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J Orthop Res. 2019 Sep;37(9):2004-2018. doi: 10.1002/jor.24337. Epub 2019 Jun 20.

Blocking CCN2 Reduces Progression of Sensorimotor Declines and Fibrosis in a Rat Model of Chronic Repetitive Overuse.

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Department of Anatomy and Cell Biology, Lewis Katz School of Medicine, Temple University, Philadelphia, Pennsylvania 19140.
Department of Mechanical Engineering, College of Engineering, Temple University, Philadelphia, Pennsylvania 19122.


Fibrosis may be a key factor in sensorimotor dysfunction in patients with chronic overuse-induced musculoskeletal disorders. Using a clinically relevant rodent model, in which performance of a high demand handle-pulling task induces tissue fibrosis and sensorimotor declines, we pharmacologically blocked cellular communication network factor 2 (CCN2; connective tissue growth factor) with the goal of reducing the progression of these changes. Young adult, female Sprague-Dawley rats were shaped to learn to pull at high force levels (10 min/day, 5 weeks), before performing a high repetition high force (HRHF) task for 3 weeks (2 h/day, 3 days/week). HRHF rats were untreated, or treated in task weeks 2 and 3 with a monoclonal antibody that blocks CCN2 (FG-3019), or a control immunoglobulin G (IgG). Control rats were untreated or received FG-3019, IgG, or vehicle (saline) injections. Mean task reach rate and grasp force were higher in 3-week HRHF + FG-3019 rats, compared with untreated HRHF rats. Grip strength declined while forepaw mechanical sensitivity increased in untreated HRHF rats, compared with controls; changes improved by FG-3019 treatment. The HRHF task increased collagen in multiple tissues (flexor digitorum muscles, nerves, and forepaw dermis), which was reduced with FG-3019 treatment. FG-3019 treatment also reduced HRHF-induced increases in CCN2 and transforming growth factor β in muscles. In tendons, FG-3019 reduced HRHF-induced increases in CCN2, epitendon thickening, and cell proliferation. Our findings indicate that CCN2 is critical to the progression of chronic overuse-induced multi-tissue fibrosis and functional declines. FG-3019 treatment may be a novel therapeutic strategy for overuse-induced musculoskeletal disorders. © 2019 The Authors. Journal of Orthopaedic Research® published by Wiley Periodicals, Inc. on behalf of Orthopaedic Research Society. J Orthop Res 37:2004-2018, 2019.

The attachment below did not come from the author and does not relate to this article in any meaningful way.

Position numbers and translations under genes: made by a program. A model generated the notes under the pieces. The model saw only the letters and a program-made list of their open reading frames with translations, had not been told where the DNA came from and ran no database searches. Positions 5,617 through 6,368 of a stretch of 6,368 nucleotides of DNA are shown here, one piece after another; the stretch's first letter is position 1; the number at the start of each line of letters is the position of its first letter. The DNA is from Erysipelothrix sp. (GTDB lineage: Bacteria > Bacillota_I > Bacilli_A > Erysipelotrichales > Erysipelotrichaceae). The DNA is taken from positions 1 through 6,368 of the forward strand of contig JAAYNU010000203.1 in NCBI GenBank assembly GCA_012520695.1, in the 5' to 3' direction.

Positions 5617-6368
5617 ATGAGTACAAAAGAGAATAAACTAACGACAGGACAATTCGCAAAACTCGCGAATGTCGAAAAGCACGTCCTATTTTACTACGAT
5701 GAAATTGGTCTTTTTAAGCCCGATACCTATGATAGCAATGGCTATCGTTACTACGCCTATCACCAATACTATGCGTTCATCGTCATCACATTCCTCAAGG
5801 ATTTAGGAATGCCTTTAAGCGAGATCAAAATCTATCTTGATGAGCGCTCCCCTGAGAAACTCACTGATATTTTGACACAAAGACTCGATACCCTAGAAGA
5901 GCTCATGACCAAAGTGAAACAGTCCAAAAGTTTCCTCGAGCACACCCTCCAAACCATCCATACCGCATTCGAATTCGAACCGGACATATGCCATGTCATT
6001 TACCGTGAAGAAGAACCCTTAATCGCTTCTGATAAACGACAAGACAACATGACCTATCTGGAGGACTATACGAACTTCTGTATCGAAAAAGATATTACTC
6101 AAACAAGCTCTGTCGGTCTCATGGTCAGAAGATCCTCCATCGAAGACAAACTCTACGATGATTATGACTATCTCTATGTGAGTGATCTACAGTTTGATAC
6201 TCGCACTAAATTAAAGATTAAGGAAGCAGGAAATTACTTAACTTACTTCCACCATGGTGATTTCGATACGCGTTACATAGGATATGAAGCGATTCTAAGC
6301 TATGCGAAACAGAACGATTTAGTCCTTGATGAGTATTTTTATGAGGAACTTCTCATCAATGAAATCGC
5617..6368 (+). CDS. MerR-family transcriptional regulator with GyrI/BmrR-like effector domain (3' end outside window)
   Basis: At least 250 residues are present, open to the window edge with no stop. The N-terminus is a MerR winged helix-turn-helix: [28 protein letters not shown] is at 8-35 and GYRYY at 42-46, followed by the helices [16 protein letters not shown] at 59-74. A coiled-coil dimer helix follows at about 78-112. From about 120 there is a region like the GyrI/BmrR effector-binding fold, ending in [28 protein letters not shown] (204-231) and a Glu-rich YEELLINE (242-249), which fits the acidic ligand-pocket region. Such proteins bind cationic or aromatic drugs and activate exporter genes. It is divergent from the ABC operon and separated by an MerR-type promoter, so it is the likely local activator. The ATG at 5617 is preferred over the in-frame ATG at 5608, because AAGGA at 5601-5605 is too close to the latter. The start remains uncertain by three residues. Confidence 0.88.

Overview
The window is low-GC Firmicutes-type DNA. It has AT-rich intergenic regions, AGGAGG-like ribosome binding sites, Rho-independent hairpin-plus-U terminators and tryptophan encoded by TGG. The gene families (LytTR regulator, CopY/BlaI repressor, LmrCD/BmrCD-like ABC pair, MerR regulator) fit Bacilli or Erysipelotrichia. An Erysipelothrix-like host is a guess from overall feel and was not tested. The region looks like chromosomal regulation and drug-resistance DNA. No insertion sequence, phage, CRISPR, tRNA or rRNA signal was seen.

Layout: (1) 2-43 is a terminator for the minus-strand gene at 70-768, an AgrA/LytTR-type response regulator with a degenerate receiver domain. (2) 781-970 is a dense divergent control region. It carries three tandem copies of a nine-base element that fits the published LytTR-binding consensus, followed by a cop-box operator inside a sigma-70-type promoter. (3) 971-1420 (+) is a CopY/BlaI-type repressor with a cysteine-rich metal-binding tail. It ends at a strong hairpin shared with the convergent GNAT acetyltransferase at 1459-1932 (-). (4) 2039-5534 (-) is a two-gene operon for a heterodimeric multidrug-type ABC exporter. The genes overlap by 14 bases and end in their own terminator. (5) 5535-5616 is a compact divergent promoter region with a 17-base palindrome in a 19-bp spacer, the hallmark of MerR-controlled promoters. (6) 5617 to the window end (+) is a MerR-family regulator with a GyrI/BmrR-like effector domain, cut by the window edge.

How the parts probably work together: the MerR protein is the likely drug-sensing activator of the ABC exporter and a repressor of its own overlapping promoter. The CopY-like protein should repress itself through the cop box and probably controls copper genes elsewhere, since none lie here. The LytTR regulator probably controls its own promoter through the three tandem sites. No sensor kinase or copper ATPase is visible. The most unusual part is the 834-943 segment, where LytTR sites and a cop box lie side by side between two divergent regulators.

muscle; nerve; tendinopathy; tendon; work-related musculoskeletal disorders (WMSDs)

[Available on 2020-09-01]

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